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Events place Sault in spotlight (4/03)

BY SCOTT HUNTER HADDOW The City of Sault Ste. Marie has embarked on an aggressive campaign to establish itself as an internationally recognized tourist destination.

BY SCOTT HUNTER HADDOW

The City of Sault Ste. Marie has embarked on an aggressive campaign to establish itself as an internationally recognized tourist destination.

By establishing world-class tourism products and events, the city is hoping more visitors will come to the Sault throughout the four seasons and stay longer.

In the upcoming year, the city will host three major events that will expose Sault Ste. Marie to national and international television markets.

In April, the city will host the Air Canada Cup.

“The games will be broadcast live on The Sports Network (TSN) and the exposure will be incredible,” says Ian McMillan, director of tourism for the Sault Ste. Marie Economic Development Corp.

In June, the city will host the Ontario Open for the Canadian Professional Golf Association.

“Four live rounds will be broadcast on the Golf Channel, which has 50 million viewers in the Untied States.”

For seven days in July, the city will host the 2003 Eco-Challenge Race.

“(The Eco-Challenge Race) is the grandfather of all outdoor races and it will be broadcast on the Outdoor Life Network.”

McMillan sees the three events as major benefits to the local accommodations sector and a boon for the city itself.

“With those events being broadcast on significant networks it brings large-scale attention to Sault Ste. Marie and gives us a platform to highlight some of the tourist amenities we have in the city.”

The exposure is also a financial benefit.

“We get that kind of attention, which we would have never being able to afford if we purchased advertising space on those networks,” says McMillan. “These incredible announcements fulfill our mandate to become a sports tourism destination.”

To bring even more people to the city, the EDC developed a new package initiative with Mackinaw City, Mich. called International Planes, Trains and Boat Tours, says McMillan

The tour is a five-day event, which starts with a ferryboat ride out of Mackinaw City, up through Lake Huron and into Sault Ste. Marie. Tourists then spend a couple of nights in the city taking in local attractions and then board a motor coach back into Michigan to experience some of the attractions in Michigan before arriving back in Mackinaw City.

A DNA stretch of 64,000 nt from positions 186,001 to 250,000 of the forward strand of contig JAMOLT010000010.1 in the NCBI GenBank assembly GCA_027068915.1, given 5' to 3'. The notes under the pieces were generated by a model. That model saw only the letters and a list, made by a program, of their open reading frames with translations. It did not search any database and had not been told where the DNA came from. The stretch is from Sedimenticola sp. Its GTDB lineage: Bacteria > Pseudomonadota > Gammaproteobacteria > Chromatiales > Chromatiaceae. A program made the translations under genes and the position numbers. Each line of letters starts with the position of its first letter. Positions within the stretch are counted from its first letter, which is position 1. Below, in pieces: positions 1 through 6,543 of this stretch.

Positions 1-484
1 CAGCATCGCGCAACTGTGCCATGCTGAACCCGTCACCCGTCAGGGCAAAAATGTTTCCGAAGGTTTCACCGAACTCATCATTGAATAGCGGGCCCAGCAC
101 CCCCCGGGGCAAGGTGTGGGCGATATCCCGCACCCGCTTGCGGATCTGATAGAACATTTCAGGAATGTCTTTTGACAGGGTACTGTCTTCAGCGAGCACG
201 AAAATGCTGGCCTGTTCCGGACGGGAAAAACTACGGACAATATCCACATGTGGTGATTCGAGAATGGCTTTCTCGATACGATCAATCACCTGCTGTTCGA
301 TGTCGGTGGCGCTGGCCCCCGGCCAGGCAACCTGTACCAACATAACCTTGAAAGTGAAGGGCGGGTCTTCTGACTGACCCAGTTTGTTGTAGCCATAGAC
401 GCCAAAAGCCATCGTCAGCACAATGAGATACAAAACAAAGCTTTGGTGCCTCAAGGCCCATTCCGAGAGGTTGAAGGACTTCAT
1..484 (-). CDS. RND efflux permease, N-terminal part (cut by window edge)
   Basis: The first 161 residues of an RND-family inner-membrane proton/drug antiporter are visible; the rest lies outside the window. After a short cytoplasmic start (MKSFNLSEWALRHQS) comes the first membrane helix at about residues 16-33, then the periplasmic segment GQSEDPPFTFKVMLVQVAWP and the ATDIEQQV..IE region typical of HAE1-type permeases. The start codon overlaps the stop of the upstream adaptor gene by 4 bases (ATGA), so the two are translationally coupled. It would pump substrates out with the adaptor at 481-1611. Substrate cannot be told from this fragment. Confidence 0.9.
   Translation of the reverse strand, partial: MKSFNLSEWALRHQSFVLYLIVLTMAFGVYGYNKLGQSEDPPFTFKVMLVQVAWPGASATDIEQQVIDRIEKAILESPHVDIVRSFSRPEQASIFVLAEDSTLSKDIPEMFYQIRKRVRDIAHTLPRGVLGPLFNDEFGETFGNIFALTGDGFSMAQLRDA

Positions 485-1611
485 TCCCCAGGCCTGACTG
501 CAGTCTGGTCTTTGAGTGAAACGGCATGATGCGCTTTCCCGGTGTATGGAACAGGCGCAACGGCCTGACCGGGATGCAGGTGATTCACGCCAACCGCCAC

“This is a unique way to bring people over the border and into our city.”

There are seven trips organized for the summer and McMillan anticipates about 100 people per trip.

One of Sault Ste. Marie’s backbone tourist attractions is proposing a unique project to the various levels of government.

The Canadian Bushplane Museum is in the development stages of proposing an object theatre.

The theatre would have three different types of media for presentations. There would be a full-size airplane hanging from the ceiling with a pilot talking about his experiences in bush flying. As the pilot talks about different people or aircraft, pictures or models would be highlighted throughout the theatre. At the front, there would be a display screen for 3-D presentations. The project partners are proposing ideas such as moving seats, spraying water - if a water bomber is displayed in action - and feeling the heat from a forest fire and smelling the smoke.

“This would definitely attract wider interest to the museum,” says Don Johnson, general manager of the museum.

The museum and Science North in Greater Sudbury prepared the proposal. The project would likely cost about $3 million and result in a twin theatre developed in Science North. Johnson is still seeking other partners.

The museum also spent about $300,000 in display upgrades, including toolbox information centres, children’s adventure in-flight display and a Beaver Flight Adventure. The flight adventure simulates flying in three different scenarios. One flight goes around the city, another travels up Anwar Canyon and the third is experiencing a CL-450 Water Bomber mission.

Johnson expects the investment will pay off for the museum.

“Indications are we will see about a 12 to 15 per cent increase in visitations this year.”




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